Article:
Lessons for family to aid child’s progress
Workshop on autism care
- Published 10.01.20, 3:18 AM
- Updated 10.01.20, 3:18 AM
- a min read
Educating and training the families of children with autism will help the young ones advance better, psychologists and psychiatrists said in the run-up to an autism conference in the city.
The training is important to enable parents to identify the abilities of the child at an early age because often untrained parents end up listing all that the child “cannot” do instead of recognising what the child “can” do, a psychologist from Peru said.
“Parents have to identify the abilities of the child early. Training parents is important to detect the ability and the prospects of the child. The more people know how to teach the child, the more he or she will progress,” said Liliana Mayo, founder and general director, The Center Ann Sullivan del Peru, an organisation that serves people with different abilities and their families.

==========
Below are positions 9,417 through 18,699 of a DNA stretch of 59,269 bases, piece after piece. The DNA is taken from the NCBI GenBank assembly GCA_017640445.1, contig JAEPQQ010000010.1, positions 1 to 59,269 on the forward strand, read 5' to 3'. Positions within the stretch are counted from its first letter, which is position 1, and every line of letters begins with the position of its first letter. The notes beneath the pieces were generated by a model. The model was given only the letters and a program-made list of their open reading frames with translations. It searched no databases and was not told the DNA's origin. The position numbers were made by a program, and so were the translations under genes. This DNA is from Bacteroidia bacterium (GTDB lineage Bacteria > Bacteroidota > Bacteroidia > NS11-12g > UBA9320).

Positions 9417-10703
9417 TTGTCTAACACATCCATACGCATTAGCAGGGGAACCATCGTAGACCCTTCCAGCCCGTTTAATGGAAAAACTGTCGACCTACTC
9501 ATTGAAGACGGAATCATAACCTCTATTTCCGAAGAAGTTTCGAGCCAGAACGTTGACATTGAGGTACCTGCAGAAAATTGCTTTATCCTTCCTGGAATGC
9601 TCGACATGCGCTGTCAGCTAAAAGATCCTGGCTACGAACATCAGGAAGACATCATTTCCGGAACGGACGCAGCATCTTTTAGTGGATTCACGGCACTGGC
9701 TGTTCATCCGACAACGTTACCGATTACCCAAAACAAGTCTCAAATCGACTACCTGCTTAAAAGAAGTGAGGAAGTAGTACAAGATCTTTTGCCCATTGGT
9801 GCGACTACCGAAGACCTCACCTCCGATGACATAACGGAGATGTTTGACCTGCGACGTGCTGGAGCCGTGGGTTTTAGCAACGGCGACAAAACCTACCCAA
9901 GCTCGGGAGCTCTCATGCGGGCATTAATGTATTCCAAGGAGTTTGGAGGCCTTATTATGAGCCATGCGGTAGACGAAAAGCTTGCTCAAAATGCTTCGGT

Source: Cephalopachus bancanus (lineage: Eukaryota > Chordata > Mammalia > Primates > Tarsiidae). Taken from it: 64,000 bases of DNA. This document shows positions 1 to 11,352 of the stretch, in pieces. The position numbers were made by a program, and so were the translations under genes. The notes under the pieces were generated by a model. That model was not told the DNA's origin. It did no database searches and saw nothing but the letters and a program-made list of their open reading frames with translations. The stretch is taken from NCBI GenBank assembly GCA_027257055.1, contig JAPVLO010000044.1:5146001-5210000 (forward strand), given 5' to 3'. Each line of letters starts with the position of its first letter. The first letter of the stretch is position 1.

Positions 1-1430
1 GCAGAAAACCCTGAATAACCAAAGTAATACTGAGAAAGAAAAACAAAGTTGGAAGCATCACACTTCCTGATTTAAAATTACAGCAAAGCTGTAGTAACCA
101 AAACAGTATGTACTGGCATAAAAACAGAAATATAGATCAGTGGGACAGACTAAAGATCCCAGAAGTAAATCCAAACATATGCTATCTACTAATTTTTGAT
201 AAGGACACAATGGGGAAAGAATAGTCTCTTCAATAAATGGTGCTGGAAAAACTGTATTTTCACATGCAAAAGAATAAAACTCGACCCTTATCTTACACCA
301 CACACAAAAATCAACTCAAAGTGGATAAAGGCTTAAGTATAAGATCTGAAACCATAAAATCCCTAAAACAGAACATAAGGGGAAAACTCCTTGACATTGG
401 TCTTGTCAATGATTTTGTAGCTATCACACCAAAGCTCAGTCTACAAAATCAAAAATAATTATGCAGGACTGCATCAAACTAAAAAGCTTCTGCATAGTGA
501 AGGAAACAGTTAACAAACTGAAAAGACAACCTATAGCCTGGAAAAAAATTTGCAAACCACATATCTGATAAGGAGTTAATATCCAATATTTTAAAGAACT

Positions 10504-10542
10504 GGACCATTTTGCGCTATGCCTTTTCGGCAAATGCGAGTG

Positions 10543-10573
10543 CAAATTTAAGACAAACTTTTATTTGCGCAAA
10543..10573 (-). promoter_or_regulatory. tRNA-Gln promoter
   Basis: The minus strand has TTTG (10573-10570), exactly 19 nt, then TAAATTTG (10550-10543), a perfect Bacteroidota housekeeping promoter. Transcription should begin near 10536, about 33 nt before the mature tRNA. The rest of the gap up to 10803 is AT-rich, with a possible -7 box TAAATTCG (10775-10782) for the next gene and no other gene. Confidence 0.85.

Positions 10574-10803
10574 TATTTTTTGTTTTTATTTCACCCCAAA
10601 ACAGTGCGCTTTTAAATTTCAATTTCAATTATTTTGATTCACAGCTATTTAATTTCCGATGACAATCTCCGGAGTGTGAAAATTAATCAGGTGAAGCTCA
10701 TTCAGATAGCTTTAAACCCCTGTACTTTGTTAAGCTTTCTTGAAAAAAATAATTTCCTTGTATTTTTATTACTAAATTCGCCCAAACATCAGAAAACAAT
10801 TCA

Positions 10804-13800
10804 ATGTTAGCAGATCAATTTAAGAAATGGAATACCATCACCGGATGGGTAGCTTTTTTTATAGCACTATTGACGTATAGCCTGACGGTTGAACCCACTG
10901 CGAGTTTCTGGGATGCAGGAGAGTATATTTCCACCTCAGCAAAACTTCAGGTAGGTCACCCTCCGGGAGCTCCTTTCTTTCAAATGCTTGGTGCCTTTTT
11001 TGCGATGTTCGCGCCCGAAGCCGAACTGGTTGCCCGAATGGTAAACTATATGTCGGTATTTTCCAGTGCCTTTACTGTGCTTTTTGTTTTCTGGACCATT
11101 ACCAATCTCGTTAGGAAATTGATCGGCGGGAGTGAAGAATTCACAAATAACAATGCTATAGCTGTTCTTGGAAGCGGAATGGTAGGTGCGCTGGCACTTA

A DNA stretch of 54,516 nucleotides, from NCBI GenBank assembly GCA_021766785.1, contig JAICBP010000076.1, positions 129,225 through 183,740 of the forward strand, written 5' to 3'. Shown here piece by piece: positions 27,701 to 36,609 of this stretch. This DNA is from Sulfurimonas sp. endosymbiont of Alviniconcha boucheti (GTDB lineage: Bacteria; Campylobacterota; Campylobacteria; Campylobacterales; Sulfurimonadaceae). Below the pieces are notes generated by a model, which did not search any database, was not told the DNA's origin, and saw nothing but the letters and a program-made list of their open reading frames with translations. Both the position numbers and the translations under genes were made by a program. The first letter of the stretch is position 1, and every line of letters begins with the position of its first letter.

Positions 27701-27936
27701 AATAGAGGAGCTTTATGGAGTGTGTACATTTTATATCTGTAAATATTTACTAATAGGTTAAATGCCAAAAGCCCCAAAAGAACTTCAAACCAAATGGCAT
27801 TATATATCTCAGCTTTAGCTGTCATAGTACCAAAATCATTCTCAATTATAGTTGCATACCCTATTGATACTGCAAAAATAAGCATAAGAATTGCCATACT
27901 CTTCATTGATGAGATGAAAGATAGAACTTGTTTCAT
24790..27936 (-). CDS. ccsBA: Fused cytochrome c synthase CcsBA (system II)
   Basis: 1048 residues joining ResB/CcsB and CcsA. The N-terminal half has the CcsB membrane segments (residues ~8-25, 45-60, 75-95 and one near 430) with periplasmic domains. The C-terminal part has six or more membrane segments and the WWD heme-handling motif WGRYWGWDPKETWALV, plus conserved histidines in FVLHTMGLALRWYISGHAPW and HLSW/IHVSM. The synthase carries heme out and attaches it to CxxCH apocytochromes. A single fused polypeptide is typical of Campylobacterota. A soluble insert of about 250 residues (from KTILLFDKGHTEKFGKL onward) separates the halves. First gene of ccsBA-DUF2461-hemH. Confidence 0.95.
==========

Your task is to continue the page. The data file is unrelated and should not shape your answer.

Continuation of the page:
Training parents includes teaching them to involve children in chores at home, encouraging the child, treating him or her like any other child and to introduce the child to the community without the label of autism.
“If you don’t train the parents, the child will be slow to learn. If the child only learns at the centre and the family doesn’t know what we are doing, the kid is not going to practise at home,” she said.
Training siblings is important because they should know how to interact with their brothers and sisters.
“We have to change minds. We tell them that when they are cooking they should involve the child. For example, ask the child to get three tomatoes. They learn communication, numbers and observation,” she said.
Mayo is here for a three-day conference on autism organised by India Autism Center, an upcoming centre for individuals with autism and their families in South 24-Parganas, at Amity University, starting Friday.
“It is important to train teachers and paediatricians because they are the first port of call,” psychiatrist Jai Ranjan Ram said.
“We have designed spaces to enable accidental encounters with each other. This will be possible by making a footpath where their paths will cross,” said Suresh Somani, managing trustee, India Autism Center.